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not change over time; and, that distribution
has a certain mean and we are very interested
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in this mean. And, this is the distribution
of the phosphate levels in your blood. This
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is that reality, which we do not know and
you can think of it as this oracle somewhere
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that knows what your true phosphate levels
in blood is at all times and at some distribution.
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And, at any point of time, you go take a blood
test, it is like you are getting a random,
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you are getting a number from this random
variable, which is in the form of distribution.
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And, you are very interested in the mean of
the distribution. So, that is the population;
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population is your true phosphate levels in
your blood at any point of time. And so, it
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is a concept.
And, if you kind of like to think of population
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as actual data points; another way you can
think of this is to say the population is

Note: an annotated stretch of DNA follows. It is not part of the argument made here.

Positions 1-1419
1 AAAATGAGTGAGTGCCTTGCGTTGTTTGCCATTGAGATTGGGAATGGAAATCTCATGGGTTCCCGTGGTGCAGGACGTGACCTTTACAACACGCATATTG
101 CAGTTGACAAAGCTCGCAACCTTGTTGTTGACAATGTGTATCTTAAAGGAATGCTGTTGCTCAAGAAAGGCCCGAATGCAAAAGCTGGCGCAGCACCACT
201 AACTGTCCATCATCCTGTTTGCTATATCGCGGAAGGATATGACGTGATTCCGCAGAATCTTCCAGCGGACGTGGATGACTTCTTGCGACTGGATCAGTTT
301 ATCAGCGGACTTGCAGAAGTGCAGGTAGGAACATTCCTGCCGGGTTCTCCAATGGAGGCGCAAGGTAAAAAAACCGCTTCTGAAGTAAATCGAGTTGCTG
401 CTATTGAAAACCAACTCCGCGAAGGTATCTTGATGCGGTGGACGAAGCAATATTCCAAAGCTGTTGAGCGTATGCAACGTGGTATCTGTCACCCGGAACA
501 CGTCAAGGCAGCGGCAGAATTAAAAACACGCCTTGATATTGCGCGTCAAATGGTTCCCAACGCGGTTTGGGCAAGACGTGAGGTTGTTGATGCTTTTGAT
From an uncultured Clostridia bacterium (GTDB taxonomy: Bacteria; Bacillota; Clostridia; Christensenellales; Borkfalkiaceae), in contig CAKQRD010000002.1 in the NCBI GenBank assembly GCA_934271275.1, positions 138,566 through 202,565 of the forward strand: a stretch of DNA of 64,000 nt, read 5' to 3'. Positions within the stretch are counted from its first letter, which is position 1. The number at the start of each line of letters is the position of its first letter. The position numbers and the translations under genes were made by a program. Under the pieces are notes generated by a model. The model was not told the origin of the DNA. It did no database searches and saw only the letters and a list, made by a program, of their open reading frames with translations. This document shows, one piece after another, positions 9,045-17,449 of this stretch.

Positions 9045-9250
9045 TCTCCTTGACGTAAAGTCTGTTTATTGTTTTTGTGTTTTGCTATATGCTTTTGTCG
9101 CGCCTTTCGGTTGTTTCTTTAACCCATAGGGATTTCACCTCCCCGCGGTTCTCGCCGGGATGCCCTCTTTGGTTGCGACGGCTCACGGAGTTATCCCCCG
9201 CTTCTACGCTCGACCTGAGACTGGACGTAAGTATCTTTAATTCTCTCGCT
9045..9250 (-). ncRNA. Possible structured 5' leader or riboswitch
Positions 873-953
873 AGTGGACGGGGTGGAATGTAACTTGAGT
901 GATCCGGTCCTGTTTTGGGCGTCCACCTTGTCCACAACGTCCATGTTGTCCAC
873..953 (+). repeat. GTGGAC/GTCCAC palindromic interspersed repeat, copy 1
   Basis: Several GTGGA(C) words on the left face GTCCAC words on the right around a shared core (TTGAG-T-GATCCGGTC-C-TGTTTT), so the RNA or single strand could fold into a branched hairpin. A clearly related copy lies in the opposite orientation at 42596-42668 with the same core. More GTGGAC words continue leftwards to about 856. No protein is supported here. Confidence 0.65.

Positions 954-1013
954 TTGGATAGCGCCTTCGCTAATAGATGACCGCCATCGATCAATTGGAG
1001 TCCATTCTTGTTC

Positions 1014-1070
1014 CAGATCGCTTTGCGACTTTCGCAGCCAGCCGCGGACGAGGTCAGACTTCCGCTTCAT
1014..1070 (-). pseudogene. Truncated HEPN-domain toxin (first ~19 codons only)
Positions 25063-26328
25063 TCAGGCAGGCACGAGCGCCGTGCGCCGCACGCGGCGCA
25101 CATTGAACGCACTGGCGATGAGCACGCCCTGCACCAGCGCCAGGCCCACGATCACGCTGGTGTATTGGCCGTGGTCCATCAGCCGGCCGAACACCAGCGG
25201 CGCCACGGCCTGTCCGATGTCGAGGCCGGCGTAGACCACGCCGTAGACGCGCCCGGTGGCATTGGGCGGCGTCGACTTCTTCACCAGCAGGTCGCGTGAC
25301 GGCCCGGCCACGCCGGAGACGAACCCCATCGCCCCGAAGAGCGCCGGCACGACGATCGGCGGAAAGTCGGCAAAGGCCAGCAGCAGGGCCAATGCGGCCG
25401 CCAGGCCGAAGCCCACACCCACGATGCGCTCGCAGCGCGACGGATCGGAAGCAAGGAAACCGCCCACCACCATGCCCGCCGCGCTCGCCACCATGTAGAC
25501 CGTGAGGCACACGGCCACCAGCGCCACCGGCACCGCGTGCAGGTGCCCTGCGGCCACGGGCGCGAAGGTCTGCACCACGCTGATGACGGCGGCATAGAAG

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what is this data set – this is very large
data set that you would see if you were to
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continuously take blood tests – infinite
number of times with infinite number of machines
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over multiple days or whatever. So, you can
think of constructing this population in your
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head as a very large data set. But, the truth
is ultimately, you never have the data set
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or you do not… otherwise, we would not be
doing inferential statistics. But, what you
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do have is a sample. And, the sample can be
of some size; we have not discussed that.
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It can be 5, 10, 20, 30, 40 data points. And,
the idea here is that you know the variance.
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So, I have said that it is a known standard
deviation of 0.4 milligrams per deciliter.
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So, just mind you that, this is the standard
deviation, not of the data set, of the sample
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set you got; but, it is the standard deviation
of the population. So, it is like this.
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This population distribution – we are trying